Dramatic details of how embattled Burundi President, Pierre Nkurunziza sneaked back into his crisis-torn country from Tanzania has been revealed.
According an unverified account given by Tanzanian newspaper, The Citizen, Mr Nkurunziza followed unfamiliar route to return to his country home of Ngozi before heading back to Bujumbura, the country’s capital last Thursday night to regain power after an attempt to overthrow him crumbled.
Sources in government and in security circles disclosed that the ‘third-term-seeking’ President was desperate to return to Burundi at the height of the power-change crisis and reportedly turned down an offer for asylum in South Africa.
Nkurunziza was in Dar es Salaam last Wednesday for an East Africa Community Heads of State Summit on the crisis in Burundi when renegade army generals and police staged a coup against him. And soon after the news of the coup broke out, the summit was called off.
Although Mr Nkurunziza quickly issued a statement denying that he had been toppled by the coup plotters, his attempt to fly back to Bujumbura last Wednesday evening failed with his flight aborted midair following the closure of the airport in his country’s capital by the renegade soldiers.
Back to Dar es Salaam, Mr. Nkurunziza and his loyalists began to perfect new plans to smuggle him back to the country to regain the levers of power. By early last Thursday, the Burundi helmsman had disappeared from his base-camp hotel in Dar es Salaam with his whereabouts a subject of media conjectures during the day until he twitted of his successful re-entry into Burundi and regaining control of the government.
Sources familiar with what transpired disclosed that Mr Nkurunziza spent most of last Wednesday night in a marathon meeting at the State House with President Jakaya Kikwete and a team of his top security advisers. It was during the crisis meeting, they perfected new strategy to respond to the fast changing political development (coup d’etat) in Bujumbura.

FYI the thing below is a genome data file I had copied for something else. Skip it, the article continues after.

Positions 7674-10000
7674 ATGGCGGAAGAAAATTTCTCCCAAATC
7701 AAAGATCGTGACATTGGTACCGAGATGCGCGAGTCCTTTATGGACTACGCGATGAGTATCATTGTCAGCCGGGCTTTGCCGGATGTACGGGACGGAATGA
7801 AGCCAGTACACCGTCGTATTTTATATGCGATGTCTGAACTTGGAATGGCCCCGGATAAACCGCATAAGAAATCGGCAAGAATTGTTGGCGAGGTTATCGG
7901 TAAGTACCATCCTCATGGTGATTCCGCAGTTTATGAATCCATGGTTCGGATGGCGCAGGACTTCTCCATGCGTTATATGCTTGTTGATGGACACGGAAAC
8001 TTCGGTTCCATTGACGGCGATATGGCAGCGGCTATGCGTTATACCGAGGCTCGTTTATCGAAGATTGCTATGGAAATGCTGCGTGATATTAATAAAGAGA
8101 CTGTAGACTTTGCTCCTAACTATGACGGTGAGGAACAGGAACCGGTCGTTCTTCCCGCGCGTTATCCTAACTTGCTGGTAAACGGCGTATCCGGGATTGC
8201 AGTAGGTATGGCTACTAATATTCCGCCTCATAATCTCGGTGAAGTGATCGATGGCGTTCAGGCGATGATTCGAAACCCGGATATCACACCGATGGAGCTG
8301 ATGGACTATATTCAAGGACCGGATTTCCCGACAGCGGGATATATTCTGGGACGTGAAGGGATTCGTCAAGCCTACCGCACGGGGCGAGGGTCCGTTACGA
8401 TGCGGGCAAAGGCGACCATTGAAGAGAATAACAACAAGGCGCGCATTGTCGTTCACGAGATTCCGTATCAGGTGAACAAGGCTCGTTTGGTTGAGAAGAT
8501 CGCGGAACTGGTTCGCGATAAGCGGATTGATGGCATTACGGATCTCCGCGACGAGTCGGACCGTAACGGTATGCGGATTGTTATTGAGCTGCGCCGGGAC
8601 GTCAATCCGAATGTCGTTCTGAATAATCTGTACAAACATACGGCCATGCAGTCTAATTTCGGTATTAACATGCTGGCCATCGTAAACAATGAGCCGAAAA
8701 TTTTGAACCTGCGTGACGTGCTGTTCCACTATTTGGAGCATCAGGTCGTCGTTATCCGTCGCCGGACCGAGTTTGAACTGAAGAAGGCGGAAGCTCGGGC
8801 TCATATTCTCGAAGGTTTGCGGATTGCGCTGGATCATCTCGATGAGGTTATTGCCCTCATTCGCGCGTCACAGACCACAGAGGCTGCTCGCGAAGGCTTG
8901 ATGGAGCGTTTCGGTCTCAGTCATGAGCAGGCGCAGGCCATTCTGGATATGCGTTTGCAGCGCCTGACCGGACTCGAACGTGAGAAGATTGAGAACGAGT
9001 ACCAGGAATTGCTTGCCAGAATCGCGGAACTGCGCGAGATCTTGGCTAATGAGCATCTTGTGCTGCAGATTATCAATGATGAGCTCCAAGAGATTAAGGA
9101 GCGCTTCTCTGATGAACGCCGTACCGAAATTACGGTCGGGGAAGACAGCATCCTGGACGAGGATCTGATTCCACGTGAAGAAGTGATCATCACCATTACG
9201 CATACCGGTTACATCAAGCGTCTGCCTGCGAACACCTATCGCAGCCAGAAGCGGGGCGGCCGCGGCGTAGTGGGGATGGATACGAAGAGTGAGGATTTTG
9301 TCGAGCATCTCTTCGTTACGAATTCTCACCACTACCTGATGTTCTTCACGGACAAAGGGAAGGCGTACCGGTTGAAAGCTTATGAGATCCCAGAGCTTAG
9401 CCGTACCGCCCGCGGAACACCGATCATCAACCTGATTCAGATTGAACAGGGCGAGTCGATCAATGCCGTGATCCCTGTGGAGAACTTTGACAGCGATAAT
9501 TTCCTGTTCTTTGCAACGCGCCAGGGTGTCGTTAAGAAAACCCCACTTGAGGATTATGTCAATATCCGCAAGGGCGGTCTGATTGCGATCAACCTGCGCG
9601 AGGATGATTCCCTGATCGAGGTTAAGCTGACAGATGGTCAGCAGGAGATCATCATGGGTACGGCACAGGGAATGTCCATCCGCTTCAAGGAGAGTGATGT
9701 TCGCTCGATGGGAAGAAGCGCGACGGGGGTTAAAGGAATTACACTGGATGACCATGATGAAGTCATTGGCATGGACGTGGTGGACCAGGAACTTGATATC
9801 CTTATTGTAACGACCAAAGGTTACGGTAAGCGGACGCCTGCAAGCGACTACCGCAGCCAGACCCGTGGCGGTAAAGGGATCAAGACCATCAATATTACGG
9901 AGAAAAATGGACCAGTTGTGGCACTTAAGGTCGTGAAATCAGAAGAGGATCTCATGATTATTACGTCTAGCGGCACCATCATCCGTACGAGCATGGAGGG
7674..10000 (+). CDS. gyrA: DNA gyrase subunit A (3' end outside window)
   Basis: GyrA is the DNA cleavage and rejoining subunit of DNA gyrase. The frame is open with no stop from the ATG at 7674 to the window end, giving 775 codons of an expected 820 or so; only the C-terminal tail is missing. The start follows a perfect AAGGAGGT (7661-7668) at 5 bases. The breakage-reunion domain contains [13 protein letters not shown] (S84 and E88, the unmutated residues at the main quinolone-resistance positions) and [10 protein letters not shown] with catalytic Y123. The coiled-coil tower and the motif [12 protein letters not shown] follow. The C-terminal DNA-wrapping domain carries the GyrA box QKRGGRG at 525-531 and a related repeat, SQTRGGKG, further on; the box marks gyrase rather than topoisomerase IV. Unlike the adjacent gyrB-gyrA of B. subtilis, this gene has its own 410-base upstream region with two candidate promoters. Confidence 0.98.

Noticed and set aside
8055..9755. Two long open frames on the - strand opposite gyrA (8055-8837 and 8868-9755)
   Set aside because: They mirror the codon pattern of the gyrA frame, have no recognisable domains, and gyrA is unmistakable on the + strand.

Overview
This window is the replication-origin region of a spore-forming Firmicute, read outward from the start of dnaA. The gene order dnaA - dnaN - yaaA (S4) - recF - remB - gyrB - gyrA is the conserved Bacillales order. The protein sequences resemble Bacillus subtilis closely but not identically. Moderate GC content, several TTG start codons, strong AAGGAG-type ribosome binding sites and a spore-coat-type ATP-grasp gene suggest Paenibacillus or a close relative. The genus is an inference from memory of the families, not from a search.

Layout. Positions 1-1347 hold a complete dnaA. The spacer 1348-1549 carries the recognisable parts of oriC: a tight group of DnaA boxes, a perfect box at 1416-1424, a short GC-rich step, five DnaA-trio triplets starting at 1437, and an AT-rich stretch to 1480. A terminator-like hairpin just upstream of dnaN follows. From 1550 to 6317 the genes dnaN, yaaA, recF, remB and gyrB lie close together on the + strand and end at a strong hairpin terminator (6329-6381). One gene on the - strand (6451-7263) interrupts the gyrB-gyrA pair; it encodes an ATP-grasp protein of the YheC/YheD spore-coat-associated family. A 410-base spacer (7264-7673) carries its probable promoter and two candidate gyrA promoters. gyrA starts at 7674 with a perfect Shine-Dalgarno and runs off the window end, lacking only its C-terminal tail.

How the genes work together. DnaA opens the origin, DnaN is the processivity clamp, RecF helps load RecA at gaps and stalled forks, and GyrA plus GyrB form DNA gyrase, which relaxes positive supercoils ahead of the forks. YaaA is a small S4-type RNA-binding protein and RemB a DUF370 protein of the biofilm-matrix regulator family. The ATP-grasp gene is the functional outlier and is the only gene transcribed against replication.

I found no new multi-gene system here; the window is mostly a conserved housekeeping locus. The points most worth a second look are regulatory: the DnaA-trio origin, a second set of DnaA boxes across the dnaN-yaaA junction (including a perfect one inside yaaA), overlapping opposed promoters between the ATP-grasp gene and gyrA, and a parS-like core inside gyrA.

It was at this meeting that Mr Nkurunziza reportedly declined an offer from South Africa for asylum, explaining that things would deteriorate in his country in his absence. He wanted to get back to calm his supporters and end the violence. “He told his host that the onus was on Tanzania to ensure that he returned home safely. He dismissed the coup and said all was alright inside his government,” said one of our sources.
By last Thursday, the Burundi leader remained holed up at an undisclosed place from where he was driven to Julius Nyerere International Airport at 3pm for the first leg of his journey when his forces had regained an upper hand in the fighting. He boarded a plane that had been hired from South Africa and flew him to Kigoma town, on the Western part of the country bordering Burundi from where he was whisked off aboard a helicopter to his home turf region of Ngozi.
The helicopter under the command of senior intelligence officers was designated as civilian and covered a distance of about 450 kilometres from Kigoma to Ngozi. Here, Mr Nkurunziza was handed to an advance team of his security and intelligence officers who had been dispatched from Bujumbura; and pronto, he was back into power.
By Olisemeka Obeche (With Agency Reports)